The restaurant rumor mill is churning with talk that a well-known restaurateur will move into the old post office. That massive property is empty, since Post 154 closed abruptly last week.

Meanwhile, directly across the street, a much smaller restaurant has opened. Very quickly, it’s creating quite a buzz.

Jeera Little Thai Kitchen is located next to the equally small (but also fine) Finalmente Trattoria.

Jeera ThaiI checked it out the other day. I dithered between 2 dishes. Usually when I ask for help, the server says, “Oh, they’re both good!”

This time, the owner responded. Jeeranunn Atiportunyapong — you can call her “Luna” — very confidently told me which one to order.*

It was great. And — as I requested — appropriately spicy.

I’m already a huge fan of Rainbow Thai, in Bridge Square. I’ve added Jeera to my list of favorites.

Interestingly, Westport’s 2 Thai restaurants could fit comfortably in one corner of Post 154. There’s a lesson somewhere in that.

*It was kaprow.

Stop The Presses: Restaurant Actually OPENS In Westport

The restaurant gods take away, and then they giveth.

Just a day after Post 154 served its last, little-lamented meal downtown, Saugatuck welcomed its newest eatery.

In one of its oldest locations.

While dining at Rizzuto’s tonight, an alert “06880” reader noticed some activity across the street. He wandered over to see.

Parker Mansion — the reverently named successor to Mansion Clam House — is open for business.

Parker Mansion - front

Our diner was blown away by the interior. The formerly cramped ground floor is now wide and expansive.

Seating on the 2nd floor overlooks the action below.

Parker Mansion - view from 2nd floor

An outdoor deck will be packed in summer. Even tonight, the view of the river — and the bridge, still sporting holiday lights — was very cool.

Parker Mansion - view from deck

The menu includes steak, other meats and fish. There’s a wide selection of burgers, sandwiches, and “sides and sliders.” Soup specials change daily.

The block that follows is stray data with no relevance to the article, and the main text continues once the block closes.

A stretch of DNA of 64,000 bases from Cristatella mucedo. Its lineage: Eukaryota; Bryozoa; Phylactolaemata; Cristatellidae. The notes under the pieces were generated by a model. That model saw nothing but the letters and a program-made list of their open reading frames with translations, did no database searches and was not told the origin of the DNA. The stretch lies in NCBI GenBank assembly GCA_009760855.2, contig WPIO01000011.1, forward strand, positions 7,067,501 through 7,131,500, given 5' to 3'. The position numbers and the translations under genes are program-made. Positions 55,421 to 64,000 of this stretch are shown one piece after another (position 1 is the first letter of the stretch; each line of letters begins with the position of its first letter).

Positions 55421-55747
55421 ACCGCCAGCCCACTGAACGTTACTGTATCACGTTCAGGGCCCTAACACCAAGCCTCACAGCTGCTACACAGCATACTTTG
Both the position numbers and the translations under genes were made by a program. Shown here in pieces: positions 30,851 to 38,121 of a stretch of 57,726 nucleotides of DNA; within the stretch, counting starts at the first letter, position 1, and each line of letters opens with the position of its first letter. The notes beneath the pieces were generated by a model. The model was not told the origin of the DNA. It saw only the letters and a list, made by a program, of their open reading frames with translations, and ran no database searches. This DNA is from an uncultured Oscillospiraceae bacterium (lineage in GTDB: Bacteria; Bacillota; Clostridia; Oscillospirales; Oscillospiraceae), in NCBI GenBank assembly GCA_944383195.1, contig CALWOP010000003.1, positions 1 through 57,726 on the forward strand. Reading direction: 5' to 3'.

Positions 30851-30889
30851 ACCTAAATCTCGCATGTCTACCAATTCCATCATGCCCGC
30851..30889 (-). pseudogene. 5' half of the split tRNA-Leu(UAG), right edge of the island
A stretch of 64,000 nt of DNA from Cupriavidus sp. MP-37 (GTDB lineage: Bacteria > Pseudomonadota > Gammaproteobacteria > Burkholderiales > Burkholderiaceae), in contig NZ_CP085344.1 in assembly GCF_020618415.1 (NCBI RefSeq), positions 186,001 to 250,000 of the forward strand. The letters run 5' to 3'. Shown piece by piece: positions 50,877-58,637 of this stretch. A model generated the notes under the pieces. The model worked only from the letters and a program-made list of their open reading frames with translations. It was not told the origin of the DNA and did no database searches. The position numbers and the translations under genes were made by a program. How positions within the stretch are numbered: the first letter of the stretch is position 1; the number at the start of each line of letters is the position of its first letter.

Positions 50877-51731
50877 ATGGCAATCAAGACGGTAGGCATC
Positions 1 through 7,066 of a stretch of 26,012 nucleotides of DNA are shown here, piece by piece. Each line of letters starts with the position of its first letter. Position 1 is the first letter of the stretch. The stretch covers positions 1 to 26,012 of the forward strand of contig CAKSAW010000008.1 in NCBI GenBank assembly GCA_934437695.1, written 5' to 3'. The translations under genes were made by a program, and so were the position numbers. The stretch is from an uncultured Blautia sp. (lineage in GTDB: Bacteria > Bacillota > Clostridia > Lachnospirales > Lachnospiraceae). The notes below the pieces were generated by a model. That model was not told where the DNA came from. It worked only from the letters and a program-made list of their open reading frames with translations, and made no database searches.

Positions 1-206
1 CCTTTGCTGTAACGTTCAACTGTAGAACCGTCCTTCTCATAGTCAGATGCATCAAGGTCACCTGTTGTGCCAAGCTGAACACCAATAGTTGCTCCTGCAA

A number of familiar faces are behind the bar, and on the serving floor.

“This is one of those places you hope will make it,” our “06880” reporter says.

Welcome to the neighborhood, Parker Mansion!

Post 154 Closes

Post 154 — the restaurant that opened 2 years ago in the former Westport post office — has closed.

The announcement was made last night, in a Tweet. Its website is no longer working.

Post 154

From the beginning, Post 154 faced challenges. It occupied a sprawling building — with a downstairs too — but never defined itself. Was it a hip destination? A lively bar? What kind of cuisine?

Westport’s dining scene has lost some big names recently. But new spots — like Harvest and Parker Steak House — are opening too.

As for the now-former Post 154 — whose name, you have to admit, worked great for both its Post Road address and its previous incarnation — well, that’s a huge real estate hole to fill.

Post 154 restaurant.

Post 154 restaurant.

That Didn’t Take Long…

Last Friday, “06880” erroneously reported that Bertucci’s will close on Wednesday.

My bad. The restaurant actually shut its doors yesterday.

This morning, the sign was already down…

Bertucci's sign - 1 - Seth Schachter

…and headed to that great restaurant recycling bin in the sky.

Photos and hat tip: alert "06880" reader Seth Schachter.

Photos and hat tip: alert “06880” reader Seth Schachter.

Eye-Catching Alley

To most of us, the alley next to Restoration Hardware is just a shortcut from the parking lots off Jesup Road, to the Post Road and Main Street.

But talented photographer and alert “06880” reader Betsy P. Kahn sees something more. She’s intrigued by the many angles and contours of this often-overlooked Westport nook.

(Photo/Betsy P. Kahn)

(Photo/Betsy P. Kahn)

Now there’s an added attraction. Rothbard Ale + Larder just opened up in the space formerly occupied by Tierra restaurant. They serve German food and drinks (plus cuisine from Alsace, Belgium and Switzerland).

Early reviews are good. Unfortunately, town regulations prohibit much signage. Let’s hope they make it to Oktoberfest.